achieved". In September, 56-year-old European
Parliamentarian Diane James was elected leader of the party,
a post she came to hold for just 18 days. Farage had to take
over the helm again, and it wasn't until late November that
he was able to retire. November 28 Paul Nuttal was appointed
UKIP party leader.
Demand for resignation also received Labor leader Jeremy
Corbyn following the EU vote. However, because of his strong
anchorage of grass roots in the party, he succeeded and was
re-elected on September 24 with almost 62% of the vote.
In April, in connection with the publication of the
so-called Panama documents, it was revealed that Prime
Minister Cameron also had assets in tax havens. In Cameron's
case, it was a legacy from the father of the equivalent of
just over SEK 3 million that was invested in an offshore
The mayoral election in London was won in early May by
Labour's candidate, the EU-friendly Sadiq Khan, who defeated
EU opponent Zac Goldsmith of Tory. Khan becomes the first
Muslim mayor of the British capital.
A tragic event occurred a week before the election. On
June 16, the 41-year-old two-year-old mother and Labor
politician Jo Cox was murdered by a right-wing extremist who
shot and stabbed her in connection with an election in
Birstall outside Leeds. The campaign work before the EU vote
was therefore suspended for a few days.
On July 20, Theresa May announced that the UK would
resign from the EU Presidency in the second half of 2017.
The reason was inappropriate to have a President who is in
the process of leaving the Union.
After the referendum, the pound had plunged to recover
somewhat later. But in early October, the UK currency
plummeted to its lowest level since 1985. The reason is
believed to be Prime Minister Theresa May's announcement of
the formal EU withdrawal schedule: negotiations begin at the
end of March 2017. October 4 slipped the pound down to SEK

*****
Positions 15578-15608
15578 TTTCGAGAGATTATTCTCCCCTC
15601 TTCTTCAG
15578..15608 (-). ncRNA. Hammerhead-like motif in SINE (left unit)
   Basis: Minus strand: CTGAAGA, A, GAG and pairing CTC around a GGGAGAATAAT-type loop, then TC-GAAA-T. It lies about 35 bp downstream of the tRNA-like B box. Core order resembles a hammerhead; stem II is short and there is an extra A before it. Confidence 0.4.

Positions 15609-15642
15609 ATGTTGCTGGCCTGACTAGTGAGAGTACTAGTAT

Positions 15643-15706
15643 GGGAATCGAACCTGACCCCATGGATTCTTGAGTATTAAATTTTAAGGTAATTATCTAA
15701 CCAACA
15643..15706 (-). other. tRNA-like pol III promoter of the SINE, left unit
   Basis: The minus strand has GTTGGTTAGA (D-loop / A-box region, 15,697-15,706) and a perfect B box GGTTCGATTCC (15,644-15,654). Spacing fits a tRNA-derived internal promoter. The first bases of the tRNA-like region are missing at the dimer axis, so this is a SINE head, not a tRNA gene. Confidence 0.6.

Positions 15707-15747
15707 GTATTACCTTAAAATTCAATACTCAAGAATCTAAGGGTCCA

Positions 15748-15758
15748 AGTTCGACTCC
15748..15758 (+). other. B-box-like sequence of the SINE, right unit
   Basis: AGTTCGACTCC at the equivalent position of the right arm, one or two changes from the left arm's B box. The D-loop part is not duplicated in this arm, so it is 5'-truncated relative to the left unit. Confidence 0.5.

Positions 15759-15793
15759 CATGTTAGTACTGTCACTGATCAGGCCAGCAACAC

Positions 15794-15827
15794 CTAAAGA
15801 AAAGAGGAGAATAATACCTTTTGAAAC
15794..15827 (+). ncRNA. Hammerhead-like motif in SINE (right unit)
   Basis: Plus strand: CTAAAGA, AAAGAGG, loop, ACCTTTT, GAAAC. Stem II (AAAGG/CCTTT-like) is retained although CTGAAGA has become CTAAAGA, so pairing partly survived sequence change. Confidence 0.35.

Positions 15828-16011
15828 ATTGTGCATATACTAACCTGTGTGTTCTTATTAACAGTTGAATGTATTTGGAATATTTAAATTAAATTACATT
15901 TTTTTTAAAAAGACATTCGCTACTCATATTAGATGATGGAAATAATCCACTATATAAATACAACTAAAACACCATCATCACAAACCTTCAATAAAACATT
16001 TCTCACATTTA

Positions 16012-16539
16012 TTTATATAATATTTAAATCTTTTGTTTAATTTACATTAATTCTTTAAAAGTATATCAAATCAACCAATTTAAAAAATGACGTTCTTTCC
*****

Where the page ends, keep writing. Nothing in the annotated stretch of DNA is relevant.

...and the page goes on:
10.95. Despite Brexit, economic forecasts looked good: GDP
growth of 2.0% for 2016 and 1.4% for 2017.
On April 21, Queen Elizabeth II turned 90 years old. The
Londoners celebrated with tea and cake. According to a new
survey, 76% of the population are royalists. But it wasn't
until June that the really big celebration took place when,
among other things, rock singer Rod Stewart was honored.
In October, government members were banned from wearing
the digital watch Apple Watch in connection with government
cabinet meetings. The reason is a growing concern for
hackers to intercept the meetings. Smart mobiles have been
banned in the past.
The government announced October 20 that it should pardon
the thousands of gay men who were convicted of what is no
longer criminal: committing homosexual acts. Such acts were
banned in England and Wales for men over the age of 21 until
1967. It was not until 1980 and 1982 that the law in
Scotland and Northern Ireland was abolished. The pardons are
called Turing's Law, after the researcher Alan Turing who
was sentenced in 1952 and posthumously pardoned in 2013.
A severe tram accident occurred in Croydon in south
London in November. At least seven people died and about 50
were injured when the tram overturned in far too high
Danish toy manufacturer LEGO announced in November that
it no longer intends to advertise in the daily newspaper
Daily Mail. This since the Stop Funding Hate campaign called
on several toy companies not to favor a newspaper accusing
them of spreading "hatred, discrimination and demonization".
The Daily Mail has been accused, among other things, of
writing too negatively about migrants.